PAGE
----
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The 2 May 1983 Coalinga, California, earthquake (magnitude 6.5) failed to rupture through surface deposits and, instead, elastically folded the top few kilometers of the crust. The subsurface rate of fault slip and the earthquake repeat time are estimated from seismic, geodetic, and geologic data. Three larger earthquakes (up to magnitude 7.5) during the past 20 years are also shown to have struck on reverse faults concealed beneath active folds.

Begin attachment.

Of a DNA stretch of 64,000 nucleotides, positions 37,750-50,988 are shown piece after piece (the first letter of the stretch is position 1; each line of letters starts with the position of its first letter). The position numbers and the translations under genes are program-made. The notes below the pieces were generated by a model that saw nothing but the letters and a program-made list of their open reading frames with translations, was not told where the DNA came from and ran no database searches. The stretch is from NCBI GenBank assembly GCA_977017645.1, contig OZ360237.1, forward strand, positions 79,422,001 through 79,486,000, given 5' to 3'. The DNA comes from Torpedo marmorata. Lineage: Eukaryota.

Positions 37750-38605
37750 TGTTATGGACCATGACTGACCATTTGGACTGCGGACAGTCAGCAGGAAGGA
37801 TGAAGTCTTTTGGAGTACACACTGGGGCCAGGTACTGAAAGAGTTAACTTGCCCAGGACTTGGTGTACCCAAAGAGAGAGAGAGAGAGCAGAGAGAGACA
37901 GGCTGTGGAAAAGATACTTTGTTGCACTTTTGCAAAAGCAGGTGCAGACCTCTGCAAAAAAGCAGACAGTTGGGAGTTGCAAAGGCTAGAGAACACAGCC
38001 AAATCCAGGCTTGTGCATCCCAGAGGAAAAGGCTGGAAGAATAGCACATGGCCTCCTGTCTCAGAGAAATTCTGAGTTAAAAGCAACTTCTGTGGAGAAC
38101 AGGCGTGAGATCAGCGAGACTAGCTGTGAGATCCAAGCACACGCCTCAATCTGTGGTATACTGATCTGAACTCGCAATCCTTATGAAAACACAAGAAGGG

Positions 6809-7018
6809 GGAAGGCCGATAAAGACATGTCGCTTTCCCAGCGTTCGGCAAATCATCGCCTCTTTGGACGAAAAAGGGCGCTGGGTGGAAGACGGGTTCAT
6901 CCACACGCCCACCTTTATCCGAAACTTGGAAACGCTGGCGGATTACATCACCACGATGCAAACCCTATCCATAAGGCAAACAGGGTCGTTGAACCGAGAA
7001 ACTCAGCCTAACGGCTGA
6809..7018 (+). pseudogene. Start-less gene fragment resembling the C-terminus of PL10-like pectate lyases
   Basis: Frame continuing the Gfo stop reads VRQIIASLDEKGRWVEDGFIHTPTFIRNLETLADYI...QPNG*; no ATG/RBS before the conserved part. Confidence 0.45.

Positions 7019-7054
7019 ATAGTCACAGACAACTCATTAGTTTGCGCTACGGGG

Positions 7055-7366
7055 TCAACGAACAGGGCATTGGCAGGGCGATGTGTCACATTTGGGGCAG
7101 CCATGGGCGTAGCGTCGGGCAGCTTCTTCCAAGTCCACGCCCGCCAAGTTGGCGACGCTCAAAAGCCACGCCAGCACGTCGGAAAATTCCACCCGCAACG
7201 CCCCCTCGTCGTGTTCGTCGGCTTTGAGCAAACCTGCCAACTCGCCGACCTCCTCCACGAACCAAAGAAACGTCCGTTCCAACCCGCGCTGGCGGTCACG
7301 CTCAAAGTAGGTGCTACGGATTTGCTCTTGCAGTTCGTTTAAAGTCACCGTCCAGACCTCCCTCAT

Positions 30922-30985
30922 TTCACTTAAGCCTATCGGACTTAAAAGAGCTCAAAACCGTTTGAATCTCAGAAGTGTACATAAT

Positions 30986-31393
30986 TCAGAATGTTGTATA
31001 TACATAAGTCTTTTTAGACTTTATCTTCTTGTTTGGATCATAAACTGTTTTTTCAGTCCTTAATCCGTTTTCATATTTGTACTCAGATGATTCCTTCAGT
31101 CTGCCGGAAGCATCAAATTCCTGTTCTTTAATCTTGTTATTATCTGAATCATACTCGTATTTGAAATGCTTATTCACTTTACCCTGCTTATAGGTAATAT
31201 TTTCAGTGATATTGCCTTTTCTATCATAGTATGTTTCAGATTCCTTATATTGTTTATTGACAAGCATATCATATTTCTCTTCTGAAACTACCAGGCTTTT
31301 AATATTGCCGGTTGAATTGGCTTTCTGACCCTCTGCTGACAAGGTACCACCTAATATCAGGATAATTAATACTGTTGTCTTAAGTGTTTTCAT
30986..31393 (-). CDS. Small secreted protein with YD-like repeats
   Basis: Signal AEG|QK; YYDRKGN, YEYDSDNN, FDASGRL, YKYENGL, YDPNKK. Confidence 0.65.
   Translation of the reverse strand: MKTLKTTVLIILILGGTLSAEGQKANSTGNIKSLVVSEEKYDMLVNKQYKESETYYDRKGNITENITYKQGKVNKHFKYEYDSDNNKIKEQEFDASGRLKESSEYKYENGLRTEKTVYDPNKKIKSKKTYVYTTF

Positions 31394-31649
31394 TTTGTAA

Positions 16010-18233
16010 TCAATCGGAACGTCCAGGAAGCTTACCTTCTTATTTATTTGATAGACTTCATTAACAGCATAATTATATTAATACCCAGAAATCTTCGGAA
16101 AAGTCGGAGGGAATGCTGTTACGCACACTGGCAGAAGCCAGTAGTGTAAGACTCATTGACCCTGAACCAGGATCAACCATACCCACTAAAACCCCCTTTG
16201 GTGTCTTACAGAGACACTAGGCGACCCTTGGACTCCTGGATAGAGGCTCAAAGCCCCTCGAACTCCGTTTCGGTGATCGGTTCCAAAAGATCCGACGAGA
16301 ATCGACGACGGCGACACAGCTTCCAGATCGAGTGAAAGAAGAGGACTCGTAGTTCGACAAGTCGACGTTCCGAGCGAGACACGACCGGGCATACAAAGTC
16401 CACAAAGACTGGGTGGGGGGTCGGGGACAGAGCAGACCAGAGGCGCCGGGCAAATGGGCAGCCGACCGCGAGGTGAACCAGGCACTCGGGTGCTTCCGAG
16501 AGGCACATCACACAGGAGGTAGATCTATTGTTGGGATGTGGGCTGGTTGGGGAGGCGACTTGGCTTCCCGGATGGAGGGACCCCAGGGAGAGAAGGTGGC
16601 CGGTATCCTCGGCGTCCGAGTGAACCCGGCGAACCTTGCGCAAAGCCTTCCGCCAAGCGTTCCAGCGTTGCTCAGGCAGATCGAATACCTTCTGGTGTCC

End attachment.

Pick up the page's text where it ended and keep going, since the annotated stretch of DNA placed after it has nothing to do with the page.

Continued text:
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Seismic potential revealed by surface folding: 1983 Coalinga, California, earthquake